The 9 Most Inspiring Conservation Success Stories From 2020

It’s been a challenging year for everyone on Earth, animals, vegetables and minerals included.

This year started off with an uprising of environmental activism the likes of which had not been seen before. Many of those intentions were deferred when a global pandemic took precedent.

We humans endured restrictive social distancing measures to protect our own species, which indirectly gave some important ecosystems a temporary reprieve from heavy transportation and industrial machinery. In its place, our oceans and natural wilderness have now become polluted with personal protection equipment (PPE).

A new species of frog was discovered in Bolivia.
Source: Facebook/Conservation International
A new species of frog was discovered in Bolivia.

Before crossing 2020 off as a complete failure, we should still celebrate the environmental wins of the last 12 months, accomplished while facing far steeper adversity than ever before seen.

We’ve discovered new species, protected thousands of acres of critical habitat, and planned out new policies to protect generations who come after us.

Here are some of our favorite conservation success stories from 2020:

9. Madagascar chameleon rediscovery

This chameleon was discovered in Madagascar.
Source: Youtube/David Prötzel
This chameleon was discovered in Madagascar.

An expedition team in northwestern Madagascar rediscovered Voeltzkow’s chameleon, not seen since 1913. As Global Wildlife Conservation reports, scientists witnessed the colorful female of the species for the first time in over a century.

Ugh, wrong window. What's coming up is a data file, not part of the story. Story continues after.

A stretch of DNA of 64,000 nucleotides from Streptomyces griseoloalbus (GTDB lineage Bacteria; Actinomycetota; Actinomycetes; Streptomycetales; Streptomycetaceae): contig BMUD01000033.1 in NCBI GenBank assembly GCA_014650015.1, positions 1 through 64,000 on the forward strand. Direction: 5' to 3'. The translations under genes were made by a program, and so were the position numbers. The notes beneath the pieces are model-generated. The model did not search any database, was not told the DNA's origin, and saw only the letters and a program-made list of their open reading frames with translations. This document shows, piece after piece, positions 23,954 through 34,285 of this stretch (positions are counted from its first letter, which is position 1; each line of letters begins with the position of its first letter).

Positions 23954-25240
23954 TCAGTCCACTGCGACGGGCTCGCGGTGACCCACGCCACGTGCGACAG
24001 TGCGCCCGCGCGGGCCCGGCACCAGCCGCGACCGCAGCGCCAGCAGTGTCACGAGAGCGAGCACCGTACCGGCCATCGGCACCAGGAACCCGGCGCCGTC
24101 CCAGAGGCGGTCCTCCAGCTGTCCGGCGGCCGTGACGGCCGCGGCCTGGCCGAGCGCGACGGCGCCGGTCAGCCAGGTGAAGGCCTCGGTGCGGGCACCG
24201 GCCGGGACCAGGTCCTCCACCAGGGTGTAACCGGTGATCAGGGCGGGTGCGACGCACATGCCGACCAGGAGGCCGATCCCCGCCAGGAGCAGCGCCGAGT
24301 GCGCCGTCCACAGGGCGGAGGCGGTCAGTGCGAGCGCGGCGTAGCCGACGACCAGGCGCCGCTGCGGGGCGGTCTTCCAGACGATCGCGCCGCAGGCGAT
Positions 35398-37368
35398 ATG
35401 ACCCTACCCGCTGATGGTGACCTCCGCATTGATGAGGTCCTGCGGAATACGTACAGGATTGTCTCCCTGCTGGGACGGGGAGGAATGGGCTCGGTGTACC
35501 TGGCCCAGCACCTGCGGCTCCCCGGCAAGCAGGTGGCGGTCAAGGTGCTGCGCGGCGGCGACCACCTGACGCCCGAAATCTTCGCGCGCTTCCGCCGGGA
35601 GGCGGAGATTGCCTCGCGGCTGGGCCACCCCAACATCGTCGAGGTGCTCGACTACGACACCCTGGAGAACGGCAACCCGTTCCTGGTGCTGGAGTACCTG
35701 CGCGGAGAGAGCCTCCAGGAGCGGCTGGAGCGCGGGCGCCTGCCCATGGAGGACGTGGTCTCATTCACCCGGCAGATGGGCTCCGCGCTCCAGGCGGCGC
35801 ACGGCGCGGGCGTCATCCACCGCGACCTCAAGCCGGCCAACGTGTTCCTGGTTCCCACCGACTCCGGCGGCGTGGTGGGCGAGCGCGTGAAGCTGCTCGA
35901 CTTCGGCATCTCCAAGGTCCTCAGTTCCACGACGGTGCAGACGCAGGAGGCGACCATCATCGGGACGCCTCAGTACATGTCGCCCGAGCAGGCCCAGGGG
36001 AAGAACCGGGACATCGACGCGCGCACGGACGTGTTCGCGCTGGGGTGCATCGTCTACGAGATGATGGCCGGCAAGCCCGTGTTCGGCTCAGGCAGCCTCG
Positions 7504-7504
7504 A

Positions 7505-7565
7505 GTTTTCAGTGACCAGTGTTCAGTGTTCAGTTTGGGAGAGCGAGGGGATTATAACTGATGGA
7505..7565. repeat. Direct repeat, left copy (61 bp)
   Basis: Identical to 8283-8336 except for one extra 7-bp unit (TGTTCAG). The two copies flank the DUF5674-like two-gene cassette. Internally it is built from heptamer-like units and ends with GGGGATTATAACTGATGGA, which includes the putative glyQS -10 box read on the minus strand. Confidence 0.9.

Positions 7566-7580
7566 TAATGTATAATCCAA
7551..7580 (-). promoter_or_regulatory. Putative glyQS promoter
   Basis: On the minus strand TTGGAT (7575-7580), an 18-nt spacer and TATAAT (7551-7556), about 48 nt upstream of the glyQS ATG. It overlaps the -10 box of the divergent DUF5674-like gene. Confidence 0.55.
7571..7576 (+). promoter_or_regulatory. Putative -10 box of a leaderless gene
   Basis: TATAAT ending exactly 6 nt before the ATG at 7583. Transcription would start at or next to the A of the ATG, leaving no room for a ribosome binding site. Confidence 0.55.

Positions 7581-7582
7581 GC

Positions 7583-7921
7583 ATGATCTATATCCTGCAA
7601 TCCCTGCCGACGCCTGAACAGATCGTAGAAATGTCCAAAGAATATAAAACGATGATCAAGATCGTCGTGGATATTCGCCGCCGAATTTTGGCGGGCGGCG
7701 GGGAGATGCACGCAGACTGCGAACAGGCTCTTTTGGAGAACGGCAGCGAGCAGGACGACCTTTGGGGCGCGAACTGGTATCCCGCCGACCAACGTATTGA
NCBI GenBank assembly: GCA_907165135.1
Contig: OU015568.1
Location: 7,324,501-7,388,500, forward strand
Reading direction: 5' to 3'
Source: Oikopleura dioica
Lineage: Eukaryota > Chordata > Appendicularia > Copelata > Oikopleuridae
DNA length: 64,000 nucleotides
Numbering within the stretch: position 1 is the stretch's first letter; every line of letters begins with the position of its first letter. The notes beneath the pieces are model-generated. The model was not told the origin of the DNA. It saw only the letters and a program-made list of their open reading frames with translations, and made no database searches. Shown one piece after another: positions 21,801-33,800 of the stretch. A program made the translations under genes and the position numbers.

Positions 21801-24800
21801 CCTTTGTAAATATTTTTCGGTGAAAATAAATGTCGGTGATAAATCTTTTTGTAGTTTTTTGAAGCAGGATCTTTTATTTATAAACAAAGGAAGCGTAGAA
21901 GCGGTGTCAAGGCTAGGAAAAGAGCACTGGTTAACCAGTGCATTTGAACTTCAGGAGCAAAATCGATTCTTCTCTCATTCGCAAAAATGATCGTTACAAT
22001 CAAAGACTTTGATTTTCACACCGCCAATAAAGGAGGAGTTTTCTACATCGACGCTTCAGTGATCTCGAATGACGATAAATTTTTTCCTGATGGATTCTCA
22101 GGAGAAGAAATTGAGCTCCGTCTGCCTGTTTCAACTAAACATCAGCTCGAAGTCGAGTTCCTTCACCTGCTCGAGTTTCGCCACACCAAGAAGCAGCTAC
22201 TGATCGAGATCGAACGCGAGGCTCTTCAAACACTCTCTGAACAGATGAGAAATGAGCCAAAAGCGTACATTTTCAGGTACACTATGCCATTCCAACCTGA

8. 20 New species found in Bolivia

A group of scientists working in the Bolivian Andes has discovered at least 20 new species in the region, and reaffirmed the existence of several other species of flora and fauna that have not been seen since the last century.

According to CNN, the discoveries were made in the rugged terrain and verdant jungles of the Zongo Valley near the Bolivian capital of La Paz.

This new species of venomous pit viper uses heat-sensing pits on its head to detect prey.
Source: Facebook/Conservation International
This new species of venomous pit viper uses heat-sensing pits on its head to detect prey.

“[In Zongo] the noises you hear are from nature — all sorts of insects, frogs and birds calling, wonderful rushing sounds and cascades of waterfalls. Everything is covered in thick layers of moss, orchids and ferns,” Trond Larsen, one of the lead researchers in the 14-day expedition and a member of the non-profit environmental group Conservation International, told CNN. “We didn’t expect to find so many new species and to rediscover species that had been thought to be extinct.”

7. New Lemur species discovered

The Jonah’s mouse lemur was discovered in Madagascar.
Source: YouTube/BBC Earth
The Jonah’s mouse lemur was discovered in Madagascar.

Lemurs are critically endangered animals. According to the Smithsonian, about 98 percent of Lemur species are threatened with extinction.

Rather than sound the bell of their demise, scientists this past year added a new name to the count of Lemur species—the diminutive Jonah’s mouse lemur, Microcebus jonahi, named after Malagasy primatologist Professor Jonah Ratsimbazafy.

“To study mouse lemurs in the wild, our team patiently searched for ‘eyeshine’ through the thick and dense vegetation of the eastern rainforest at night,” said Researcher Marina Blanco. “Occasionally, we could get a quick glimpse of an elusive lemur jumping out of sight. Determined to find out more about their biology, we briefly captured a few mouse lemurs at Mananara National Park. Even after a closer look, we could not put a name on it!”

6. The 30 by 2030 Agreement

World leaders came together to sign the 30 by 2030 Agreement.
Source: Pexels